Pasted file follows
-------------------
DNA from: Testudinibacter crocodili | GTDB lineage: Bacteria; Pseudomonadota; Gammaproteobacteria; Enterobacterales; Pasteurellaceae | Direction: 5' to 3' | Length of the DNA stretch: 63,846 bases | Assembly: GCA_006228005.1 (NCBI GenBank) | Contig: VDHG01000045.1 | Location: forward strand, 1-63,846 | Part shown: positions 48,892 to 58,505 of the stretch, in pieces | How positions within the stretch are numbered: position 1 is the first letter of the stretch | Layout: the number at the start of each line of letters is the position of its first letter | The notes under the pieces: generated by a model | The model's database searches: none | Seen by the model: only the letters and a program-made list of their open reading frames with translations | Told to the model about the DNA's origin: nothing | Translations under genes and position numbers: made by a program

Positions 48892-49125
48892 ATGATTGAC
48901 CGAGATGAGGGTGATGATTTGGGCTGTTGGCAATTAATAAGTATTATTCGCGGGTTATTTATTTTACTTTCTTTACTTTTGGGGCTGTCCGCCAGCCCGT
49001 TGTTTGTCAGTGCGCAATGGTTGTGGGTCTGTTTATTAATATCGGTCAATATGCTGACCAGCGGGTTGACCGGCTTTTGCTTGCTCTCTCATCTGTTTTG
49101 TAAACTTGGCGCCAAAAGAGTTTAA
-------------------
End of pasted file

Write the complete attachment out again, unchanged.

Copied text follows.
DNA from: Testudinibacter crocodili | GTDB lineage: Bacteria; Pseudomonadota; Gammaproteobacteria; Enterobacterales; Pasteurellaceae | Direction: 5' to 3' | Length of the DNA stretch: 63,846 bases | Assembly: GCA_006228005.1 (NCBI GenBank) | Contig: VDHG01000045.1 | Location: forward strand, 1-63,846 | Part shown: positions 48,892 to 58,505 of the stretch, in pieces | How positions within the stretch are numbered: position 1 is the first letter of the stretch | Layout: the number at the start of each line of letters is the position of its first letter | The notes under the pieces: generated by a model | The model's database searches: none | Seen by the model: only the letters and a program-made list of their open reading frames with translations | Told to the model about the DNA's origin: nothing | Translations under genes and position numbers: made by a program

Positions 48892-49125
48892 ATGATTGAC
48901 CGAGATGAGGGTGATGATTTGGGCTGTTGGCAATTAATAAGTATTATTCGCGGGTTATTTATTTTACTTTCTTTACTTTTGGGGCTGTCCGCCAGCCCGT
49001 TGTTTGTCAGTGCGCAATGGTTGTGGGTCTGTTTATTAATATCGGTCAATATGCTGACCAGCGGGTTGACCGGCTTTTGCTTGCTCTCTCATCTGTTTTG
49101 TAAACTTGGCGCCAAAAGAGTTTAA